Progress on Bogota Metro Project, Though Funding Issues Persist
Mayor of Bogota Gustavo Petro unveiled the final design of the Bogota Metro’s first line on October 7. This first planned underground line will contain 27 kilometers of track and an equal number of stations, move 50,000 passengers per hour (900,000 per day), and will cost USD 7.5 billion, according to officials. Petro announced that the first line will be running by 2018, though questions remain regarding funding, and cost estimates for the project have more than doubled since 2011. National government officials warned that other projects would need to be delayed in order to compensate for the increase in cost. For decades, government officials have studied the possibility of constructing a metro system in Bogota. In April, President Santos called the project “a necessity” for the city of 7 million, where many commuters currently rely on the “Transmilenio,” a bus rapid transit system with limited capacity. (metrodebogota.gov.co).
Oil Production in Colombia Averages 993,000 barrels per day in September
Colombian oil production fell 0.6 percent compared to August to 993,000 bpd, according to the Ministry of Mines and Energy (MME). This slight drop in production was due to “technical and operation” restrictions and continued security issues, the MME announced in a press statement. To date, oil production in 2014 averaged 982,700 bpd falling short of the government’s goal of 1 million bpd. Average gas production during September totaled 1,119 million cubic feet per day, representing an increase of 3.32 percent compared to August.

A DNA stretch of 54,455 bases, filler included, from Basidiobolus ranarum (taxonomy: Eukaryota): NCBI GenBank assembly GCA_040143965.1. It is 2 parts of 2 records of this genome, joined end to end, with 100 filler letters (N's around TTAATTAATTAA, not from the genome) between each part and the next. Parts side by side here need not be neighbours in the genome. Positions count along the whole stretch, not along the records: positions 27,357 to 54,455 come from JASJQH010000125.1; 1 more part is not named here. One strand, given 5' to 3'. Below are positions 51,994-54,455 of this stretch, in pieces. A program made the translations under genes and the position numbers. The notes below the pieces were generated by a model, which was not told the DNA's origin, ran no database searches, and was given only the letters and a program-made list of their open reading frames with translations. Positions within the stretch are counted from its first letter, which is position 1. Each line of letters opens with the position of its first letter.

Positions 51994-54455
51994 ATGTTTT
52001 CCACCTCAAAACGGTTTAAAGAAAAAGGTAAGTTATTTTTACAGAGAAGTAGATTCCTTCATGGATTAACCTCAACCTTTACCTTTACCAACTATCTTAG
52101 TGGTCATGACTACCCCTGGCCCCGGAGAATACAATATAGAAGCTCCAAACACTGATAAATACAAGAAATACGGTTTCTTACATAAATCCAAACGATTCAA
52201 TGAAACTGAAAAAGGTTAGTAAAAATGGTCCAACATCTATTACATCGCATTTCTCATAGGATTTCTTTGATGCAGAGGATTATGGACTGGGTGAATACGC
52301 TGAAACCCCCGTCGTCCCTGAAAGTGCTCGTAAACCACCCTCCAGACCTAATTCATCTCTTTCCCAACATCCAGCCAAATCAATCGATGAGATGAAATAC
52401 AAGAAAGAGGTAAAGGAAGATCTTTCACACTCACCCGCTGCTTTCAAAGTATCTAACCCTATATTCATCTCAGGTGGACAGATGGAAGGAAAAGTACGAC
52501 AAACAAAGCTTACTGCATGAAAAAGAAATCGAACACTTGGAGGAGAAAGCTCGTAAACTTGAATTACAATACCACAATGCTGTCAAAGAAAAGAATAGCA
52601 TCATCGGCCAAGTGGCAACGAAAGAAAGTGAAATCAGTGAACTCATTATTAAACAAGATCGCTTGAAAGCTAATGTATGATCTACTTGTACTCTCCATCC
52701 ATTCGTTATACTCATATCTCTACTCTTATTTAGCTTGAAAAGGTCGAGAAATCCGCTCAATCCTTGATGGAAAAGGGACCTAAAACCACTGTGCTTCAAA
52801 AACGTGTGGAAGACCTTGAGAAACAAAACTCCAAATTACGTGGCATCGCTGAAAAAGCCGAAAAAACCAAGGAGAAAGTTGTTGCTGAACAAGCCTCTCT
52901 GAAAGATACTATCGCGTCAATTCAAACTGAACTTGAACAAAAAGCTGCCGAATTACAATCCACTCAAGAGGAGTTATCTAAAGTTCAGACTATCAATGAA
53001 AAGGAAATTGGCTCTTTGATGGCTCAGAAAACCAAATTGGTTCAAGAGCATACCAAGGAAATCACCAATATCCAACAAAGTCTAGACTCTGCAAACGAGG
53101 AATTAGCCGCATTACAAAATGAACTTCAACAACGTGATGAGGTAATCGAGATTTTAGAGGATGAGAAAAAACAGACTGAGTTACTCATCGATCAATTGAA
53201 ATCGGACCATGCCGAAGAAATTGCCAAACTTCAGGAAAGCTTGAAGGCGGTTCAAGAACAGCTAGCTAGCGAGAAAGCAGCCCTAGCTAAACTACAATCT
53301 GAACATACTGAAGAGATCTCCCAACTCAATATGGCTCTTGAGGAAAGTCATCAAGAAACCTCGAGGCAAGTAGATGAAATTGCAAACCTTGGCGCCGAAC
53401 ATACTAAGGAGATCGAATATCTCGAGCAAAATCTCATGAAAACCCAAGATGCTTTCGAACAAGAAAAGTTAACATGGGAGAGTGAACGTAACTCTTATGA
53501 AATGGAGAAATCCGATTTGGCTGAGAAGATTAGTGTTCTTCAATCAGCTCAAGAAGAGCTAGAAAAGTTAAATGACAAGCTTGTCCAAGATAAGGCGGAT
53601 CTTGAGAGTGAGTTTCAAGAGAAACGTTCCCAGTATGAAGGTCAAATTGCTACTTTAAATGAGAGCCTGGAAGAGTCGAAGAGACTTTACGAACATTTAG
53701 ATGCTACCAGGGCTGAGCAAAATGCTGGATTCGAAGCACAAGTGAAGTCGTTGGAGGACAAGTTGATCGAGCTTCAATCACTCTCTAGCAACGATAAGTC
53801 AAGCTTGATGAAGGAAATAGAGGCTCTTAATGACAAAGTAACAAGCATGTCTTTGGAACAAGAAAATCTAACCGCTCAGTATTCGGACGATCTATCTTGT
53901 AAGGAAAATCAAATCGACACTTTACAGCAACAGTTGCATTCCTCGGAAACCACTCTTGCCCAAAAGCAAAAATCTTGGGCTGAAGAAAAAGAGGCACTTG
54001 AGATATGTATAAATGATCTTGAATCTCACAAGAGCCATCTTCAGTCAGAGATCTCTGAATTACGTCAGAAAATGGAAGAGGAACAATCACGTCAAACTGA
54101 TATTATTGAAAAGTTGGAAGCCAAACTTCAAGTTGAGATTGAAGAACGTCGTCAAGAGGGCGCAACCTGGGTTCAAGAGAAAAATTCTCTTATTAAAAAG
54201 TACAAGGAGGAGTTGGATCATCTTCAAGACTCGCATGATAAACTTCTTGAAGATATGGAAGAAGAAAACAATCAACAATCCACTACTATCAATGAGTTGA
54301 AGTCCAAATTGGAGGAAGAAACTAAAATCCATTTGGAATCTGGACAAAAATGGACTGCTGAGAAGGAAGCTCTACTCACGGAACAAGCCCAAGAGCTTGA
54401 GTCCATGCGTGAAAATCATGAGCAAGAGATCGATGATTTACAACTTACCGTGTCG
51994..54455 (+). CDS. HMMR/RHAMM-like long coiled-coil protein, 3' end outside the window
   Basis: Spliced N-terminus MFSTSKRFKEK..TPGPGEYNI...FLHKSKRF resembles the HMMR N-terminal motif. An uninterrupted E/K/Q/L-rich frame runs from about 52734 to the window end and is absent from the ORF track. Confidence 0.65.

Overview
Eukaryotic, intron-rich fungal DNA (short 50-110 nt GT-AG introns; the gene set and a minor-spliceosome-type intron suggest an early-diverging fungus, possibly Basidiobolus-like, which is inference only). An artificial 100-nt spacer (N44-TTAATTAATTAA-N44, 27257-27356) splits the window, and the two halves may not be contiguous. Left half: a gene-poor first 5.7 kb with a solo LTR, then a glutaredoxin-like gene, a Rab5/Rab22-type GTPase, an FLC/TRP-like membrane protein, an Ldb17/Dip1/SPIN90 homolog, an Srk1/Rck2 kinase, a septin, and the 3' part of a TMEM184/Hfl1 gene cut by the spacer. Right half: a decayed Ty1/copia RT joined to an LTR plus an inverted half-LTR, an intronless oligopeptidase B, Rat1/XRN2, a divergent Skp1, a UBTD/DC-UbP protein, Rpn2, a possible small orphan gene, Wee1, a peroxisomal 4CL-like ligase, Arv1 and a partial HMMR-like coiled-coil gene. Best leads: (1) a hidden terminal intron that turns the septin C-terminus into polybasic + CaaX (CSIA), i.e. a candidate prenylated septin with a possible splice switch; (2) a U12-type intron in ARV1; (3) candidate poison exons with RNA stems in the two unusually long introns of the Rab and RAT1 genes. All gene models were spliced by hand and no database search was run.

Colombia Declares Panama a “Tax Haven”
The Colombian National Tax and Customs Authority (DIAN) added Panama to its list of “tax havens” on October 7after Panama failed to sign a bilateral agreement to exchange tax information. The goal of the bilateral agreement, according to officials, is to receive greater clarity on Colombian assets in Panama so that information can be included in a tax overhaul bill being debated in Congress. Due to its favorable tax laws, Panama is the largest foreign investment market for Colombians.
As a result of this declaration, taxes on money transfers to Panama will be raised from 10 percent to 33 percent, and Colombians will be barred from deducting purchases made in Panama on their tax returns. The government of Panama decried the decision. The United States and Colombia are currently negotiating a double taxation treaty that will create a solid framework for investors and authorities of the two countries and provide a reciprocal agreement not to re-tax repatriated income earned; negotiations are expected to conclude in 2015.